Marcia Worth of Patch, a local community portal, has written a nice piece on Montrose School in South Orange, New Jersey.
“The Montrose school yard boasts what I consider to be the most beautiful birch tree in town. It’s also a fine tree for climbing, according to my neighbor, who indicated a branch far from the ground. There, she recalled, pointing at a scratch I could barely see, were her sons’ initials, carved into the tree one day at recess.”
Montrose is a rather unique design for the town and a sentimental favorite of mine.
“In Southern California, Arizona or New Mexico, where climactic conditions are suitable and the history of the place suggests it, a school of the Mission or Spanish style would be quite appropriate. This style of architecture with its white stucco walls, low pitched tile roofs and southern atmosphere, has been made familiar to the traveling public thru the advertisements of tourists’ agencies.” – James O. Betelle, Architectural Styles as Applied to School Buildings
Guilbert & Betelle designed hundreds of buildings, and I’ve toured, driven passed, walked around or snuck into dozens of them. I’ve seen Betelle schools from Connecticut to Delaware, and have amassed a rather extensive catalog of reference material on them. And thus, I think I have a pretty good handle on the body of their work.
So when a recent email arrived alerting me to not one, but two unknown Betelles, you can be sure it surprised the hell out of me. Particularly when those buildings are part of a large college campus near my hometown, and were literally within sight when I was 15 years old.
In the summer of 1982 my mother was working on her Masters degree in ceramics at Montclair State College (now University). On the way she would drop me off with my bicycle at a school in Montclair where I was taking a photography course. After class I rode my bike to MSC to meet up with her for lunch, and hang out until she was ready to leave. I played a lot of Galaxian at the student center waiting for her.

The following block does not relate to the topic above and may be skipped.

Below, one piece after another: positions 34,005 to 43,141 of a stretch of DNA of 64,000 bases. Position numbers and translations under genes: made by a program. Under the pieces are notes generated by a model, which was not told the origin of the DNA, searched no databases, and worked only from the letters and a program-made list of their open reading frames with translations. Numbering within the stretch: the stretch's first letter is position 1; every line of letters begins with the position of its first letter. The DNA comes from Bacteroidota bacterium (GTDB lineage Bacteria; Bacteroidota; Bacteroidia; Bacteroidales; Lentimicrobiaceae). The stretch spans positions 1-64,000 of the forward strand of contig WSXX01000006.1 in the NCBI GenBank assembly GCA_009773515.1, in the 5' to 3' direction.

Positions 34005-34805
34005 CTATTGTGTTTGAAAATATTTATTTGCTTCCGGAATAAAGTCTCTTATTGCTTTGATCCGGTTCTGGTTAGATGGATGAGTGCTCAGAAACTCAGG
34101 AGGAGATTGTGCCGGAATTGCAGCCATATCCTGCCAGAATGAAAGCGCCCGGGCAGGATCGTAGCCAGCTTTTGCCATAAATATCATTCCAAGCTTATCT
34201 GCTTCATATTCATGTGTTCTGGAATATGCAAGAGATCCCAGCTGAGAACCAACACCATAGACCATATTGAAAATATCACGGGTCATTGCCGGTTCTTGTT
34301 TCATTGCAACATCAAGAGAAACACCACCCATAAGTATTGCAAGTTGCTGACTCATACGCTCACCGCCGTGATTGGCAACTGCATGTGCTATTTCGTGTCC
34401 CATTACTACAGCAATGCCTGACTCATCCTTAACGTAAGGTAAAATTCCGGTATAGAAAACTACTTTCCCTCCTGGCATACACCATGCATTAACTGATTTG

The art studio and student center were contained in a quad of modern buildings, which I never thought to ventured too far from. If I had, I would have come across a very different part of campus; a group of old buildings with white stucco walls, low pitched tile roofs and southern atmosphere.
Today is Thanksgiving, and as I sit here reflecting on my good fortune (and not that of the turkey cooking a few feet away), I thought I would pay tribute to another, less celebrated bird: the Owl.
Owls have long stood for intelligence, scholasticism and wisdom, so it’s no surprise they were often used as a visual element in school architecture. James Betelle may have had a particular yen for the bird, as they pop-up more than a few times on his own buildings.
So if you’re killing time before diving into the gastronomic orgy that marks this day, take a look at this collection of Guilbert & Betelle schools where these noble birds quietly gaze over the students below.
Enjoy, and Happy Thanksgiving!
Newark wears its history in plain sight. An astoundingly diverse collection of buildings, evocative street names and a rich narrative dating back over 300 years lay the city bare to those who even casually glance. James Betelle spent his 20 most productive years there, so it naturally comprises a good chunk of my research.
I’ve spent more time in Newark than any other town or city connected with Betelle, and I look for any opportunity to see it anew. So when I recently had the chance to attend not one, but two Newark architectural tours, I made all sorts of arrangements and deals with my wife to make it happen.
On Friday I would be visiting Weequahic High School, a late design by Guilbert & Betelle, and Sunday taking a tour of High Street and lower Broad Street. On both days I would be meeting in person some of the “Newarkologists”—historians, residents, aficionados—with whom I’ve had spirited email exchanges with over the last few years.
Poor New Rochelle High school. As if a devastating fire in 1968 wasn’t bad enough, the old girl suffered another indignity as lightning struck one of its towers about 6pm on Friday. The strike arrupted a blaze that basically destroyed the conical roof, but luckily it was a localized event, and should be fully repairable.
A few more photos of this and the 1968 fire can be found on flickr.
Thanks to our man in the field, John Elwood, for calling this in.